Aryloxyalkylene Amine

The aryloxy-alkylene amine is suitably an alkylene mono primary amine. By employing only one primary amine function it avoids coupling and/or gelling of copolymers. The alkylene group comprises straight and branched chain alkylene groups having 1 to 10 carbon atoms, with ethylene, propylene, beta substituted ethylene and beta substituted propylene, wherein the substituent groups are lower alkyl selected from 1 to 6 carbon atoms, phenyl and benzyl. The aromatic core moiety is meant to include both mononuclear and polynuclear groups wherein the mononuclear and polynuclear groups may optionally be substituted with one to three substituents. The polynuclear groups can be of the fused type wherein the aromatic nuclear is fused at two points to another nucleus such as found in naphthyl or anthranyl groups. The aromatic may also be the linked type wherein at least two nuclei (either mononuclear or polynuclear) are linked through bridging linkages to each other. These bridging linkages can be chosen from, among others known to those skilled in the art, direct carbon to carbon bonds between the groups without any intervening atoms, alkylene linkages, ether linkages, ester linkages, keto linkages, sulfur linkages and the like. In a preferred aspect, the aromatic group contains at least two aromatic groups either fused or linked. Examples of particularly suited aromatic core groups are derived from benzene, naphthylene and anthracene containing carboxylic groups wherein the aromatic core group is differentiated from an optional substituent. Each of these various aromatic groups may also be substituted by various substituents, including hydrocarbyl substituents.

In a general aspect, the aryloxy-alkylene amine is of the formula Ar—O-Alk-NH2 wherein Ar is an aromatic moiety selected from benzene, naphthylene or anthracene or optionally substituted benzene, optionally substituted naphthylene or optionally substituted anthracene, with the optionally substituted groups selected from 1 to 3 substituent groups selected from alkyl, alkoxy, aryl, alkaryl, arylalkyl, aryloxy, wherein preferably alkyl is straight or branched chain carbon having less than 8 carbon atoms and more preferably alkyl is from C1 to C6. When the substituent group is aryl, alkaryl, arylalkyl, aryloxy the aromatic groups is may be referred to as linked. Particularly preferred aryl groups are phenyl or naphthyl. Preferred arylalkyl groups include the groups in which one hydrogen of the alkyl group is substituted with an aryl group and include, for example benzyl, phenethyl, phenpropyl, napthylmethyl, naphthylethyl, naphthylpropyl. Preferred aryloxy groups include phenoxy and naphthyloxy particularly 1-naphthyloxy and 2-naphthyloxy. The -Alk- group comprises straight and branched chain alkylene groups having 1 to 10 carbon atoms, with ethylene, propylene, beta substituted ethylene and beta substituted propylene, wherein the substituent groups are lower alkyl selected from 1 to 6 carbon atoms, phenyl and benzyl.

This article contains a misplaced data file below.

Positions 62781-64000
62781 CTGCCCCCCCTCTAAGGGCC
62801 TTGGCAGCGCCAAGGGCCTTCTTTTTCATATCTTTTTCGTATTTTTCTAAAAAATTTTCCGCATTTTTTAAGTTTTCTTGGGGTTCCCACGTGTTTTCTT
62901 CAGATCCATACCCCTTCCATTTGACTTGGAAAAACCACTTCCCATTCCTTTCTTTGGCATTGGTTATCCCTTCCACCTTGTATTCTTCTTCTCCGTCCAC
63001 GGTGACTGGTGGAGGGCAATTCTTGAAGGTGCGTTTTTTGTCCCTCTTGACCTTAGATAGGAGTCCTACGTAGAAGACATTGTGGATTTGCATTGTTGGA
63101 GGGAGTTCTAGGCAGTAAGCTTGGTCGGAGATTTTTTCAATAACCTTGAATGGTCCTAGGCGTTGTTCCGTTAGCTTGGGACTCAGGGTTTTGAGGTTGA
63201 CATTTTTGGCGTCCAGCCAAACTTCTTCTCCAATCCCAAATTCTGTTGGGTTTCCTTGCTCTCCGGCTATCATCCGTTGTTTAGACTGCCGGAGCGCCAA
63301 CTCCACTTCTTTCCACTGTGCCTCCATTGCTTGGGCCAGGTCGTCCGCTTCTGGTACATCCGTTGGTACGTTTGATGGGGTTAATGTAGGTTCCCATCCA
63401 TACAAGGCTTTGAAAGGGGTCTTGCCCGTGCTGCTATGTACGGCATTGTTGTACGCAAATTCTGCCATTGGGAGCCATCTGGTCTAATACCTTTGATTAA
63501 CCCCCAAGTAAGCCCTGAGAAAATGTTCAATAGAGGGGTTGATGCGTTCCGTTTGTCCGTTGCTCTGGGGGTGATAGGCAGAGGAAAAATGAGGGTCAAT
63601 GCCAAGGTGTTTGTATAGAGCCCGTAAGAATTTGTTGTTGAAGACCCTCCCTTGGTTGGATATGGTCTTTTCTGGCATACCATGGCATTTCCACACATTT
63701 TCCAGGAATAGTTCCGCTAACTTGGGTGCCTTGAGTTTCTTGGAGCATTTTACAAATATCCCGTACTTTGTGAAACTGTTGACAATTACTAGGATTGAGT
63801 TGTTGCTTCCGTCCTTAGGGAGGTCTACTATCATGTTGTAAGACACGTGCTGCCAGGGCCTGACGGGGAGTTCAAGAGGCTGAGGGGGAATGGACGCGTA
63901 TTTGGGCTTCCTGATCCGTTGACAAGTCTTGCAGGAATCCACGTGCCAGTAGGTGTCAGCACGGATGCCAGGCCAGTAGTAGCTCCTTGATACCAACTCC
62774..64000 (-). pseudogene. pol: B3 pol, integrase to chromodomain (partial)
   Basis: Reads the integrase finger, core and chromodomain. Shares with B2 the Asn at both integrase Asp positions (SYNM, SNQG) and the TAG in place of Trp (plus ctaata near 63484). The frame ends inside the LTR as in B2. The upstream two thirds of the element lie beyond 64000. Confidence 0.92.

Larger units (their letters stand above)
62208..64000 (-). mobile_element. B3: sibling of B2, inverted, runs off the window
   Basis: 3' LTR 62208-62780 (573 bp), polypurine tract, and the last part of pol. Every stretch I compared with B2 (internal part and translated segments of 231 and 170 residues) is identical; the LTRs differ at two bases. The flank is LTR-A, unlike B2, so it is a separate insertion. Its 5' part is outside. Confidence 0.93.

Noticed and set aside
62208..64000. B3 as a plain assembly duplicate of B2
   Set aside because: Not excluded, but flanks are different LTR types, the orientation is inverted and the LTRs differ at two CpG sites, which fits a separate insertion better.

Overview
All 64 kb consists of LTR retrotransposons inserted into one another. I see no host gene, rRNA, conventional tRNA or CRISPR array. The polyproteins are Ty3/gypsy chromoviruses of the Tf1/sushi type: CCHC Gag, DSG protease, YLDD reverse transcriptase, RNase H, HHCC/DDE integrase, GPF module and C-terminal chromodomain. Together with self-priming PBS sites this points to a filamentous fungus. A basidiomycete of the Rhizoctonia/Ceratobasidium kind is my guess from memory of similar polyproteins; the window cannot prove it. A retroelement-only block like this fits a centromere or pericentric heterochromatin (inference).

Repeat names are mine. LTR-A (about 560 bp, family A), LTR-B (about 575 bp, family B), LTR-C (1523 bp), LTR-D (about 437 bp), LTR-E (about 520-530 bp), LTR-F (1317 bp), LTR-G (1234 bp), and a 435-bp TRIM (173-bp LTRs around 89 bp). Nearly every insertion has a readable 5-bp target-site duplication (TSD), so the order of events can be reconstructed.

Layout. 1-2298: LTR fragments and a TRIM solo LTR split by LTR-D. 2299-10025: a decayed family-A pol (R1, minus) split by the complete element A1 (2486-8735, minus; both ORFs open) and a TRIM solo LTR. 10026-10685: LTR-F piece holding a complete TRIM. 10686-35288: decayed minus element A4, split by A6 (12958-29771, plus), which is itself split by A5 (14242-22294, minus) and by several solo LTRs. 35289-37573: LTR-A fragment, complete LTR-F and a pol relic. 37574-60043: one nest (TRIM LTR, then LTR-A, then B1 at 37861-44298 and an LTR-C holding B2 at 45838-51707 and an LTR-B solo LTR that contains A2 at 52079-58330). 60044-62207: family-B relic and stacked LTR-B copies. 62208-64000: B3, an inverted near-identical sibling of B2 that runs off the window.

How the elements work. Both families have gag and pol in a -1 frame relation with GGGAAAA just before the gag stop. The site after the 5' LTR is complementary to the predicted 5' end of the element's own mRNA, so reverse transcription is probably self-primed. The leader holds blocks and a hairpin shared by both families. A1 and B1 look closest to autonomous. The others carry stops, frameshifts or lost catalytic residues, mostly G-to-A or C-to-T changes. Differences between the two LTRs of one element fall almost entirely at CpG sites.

The preferred alkylene group comprises straight and branched chain alkylene groups and optionally substituted alkylene having 2 up to 10 carbon atoms, with ethylene, propylene, beta substituted ethylene and beta substituted propylene particularly preferred (in this regard, beta is in reference to the oxygen of Ar—O— group. In one aspect, Alk is —CH2CH(Ro)— wherein Ro is selected from the group consisting of hydrogen, a straight or branched chain alkyl from C1 to C6, phenyl or a benzyl group e.g. a phenylmethylene group. In one aspect, -Alk- is —CH2CH(R′)CH2— wherein R′ is hydrogen or methyl group.